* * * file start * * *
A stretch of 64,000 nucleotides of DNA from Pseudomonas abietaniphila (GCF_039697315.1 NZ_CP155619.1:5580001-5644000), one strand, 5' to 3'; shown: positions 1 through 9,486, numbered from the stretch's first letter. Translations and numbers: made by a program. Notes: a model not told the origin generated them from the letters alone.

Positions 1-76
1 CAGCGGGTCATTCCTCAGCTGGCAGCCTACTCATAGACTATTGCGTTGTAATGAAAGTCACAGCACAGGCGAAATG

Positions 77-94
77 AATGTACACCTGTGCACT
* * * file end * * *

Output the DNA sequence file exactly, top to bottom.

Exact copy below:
A stretch of 64,000 nucleotides of DNA from Pseudomonas abietaniphila (GCF_039697315.1 NZ_CP155619.1:5580001-5644000), one strand, 5' to 3'; shown: positions 1 through 9,486, numbered from the stretch's first letter. Translations and numbers: made by a program. Notes: a model not told the origin generated them from the letters alone.

Positions 1-76
1 CAGCGGGTCATTCCTCAGCTGGCAGCCTACTCATAGACTATTGCGTTGTAATGAAAGTCACAGCACAGGCGAAATG

Positions 77-94
77 AATGTACACCTGTGCACT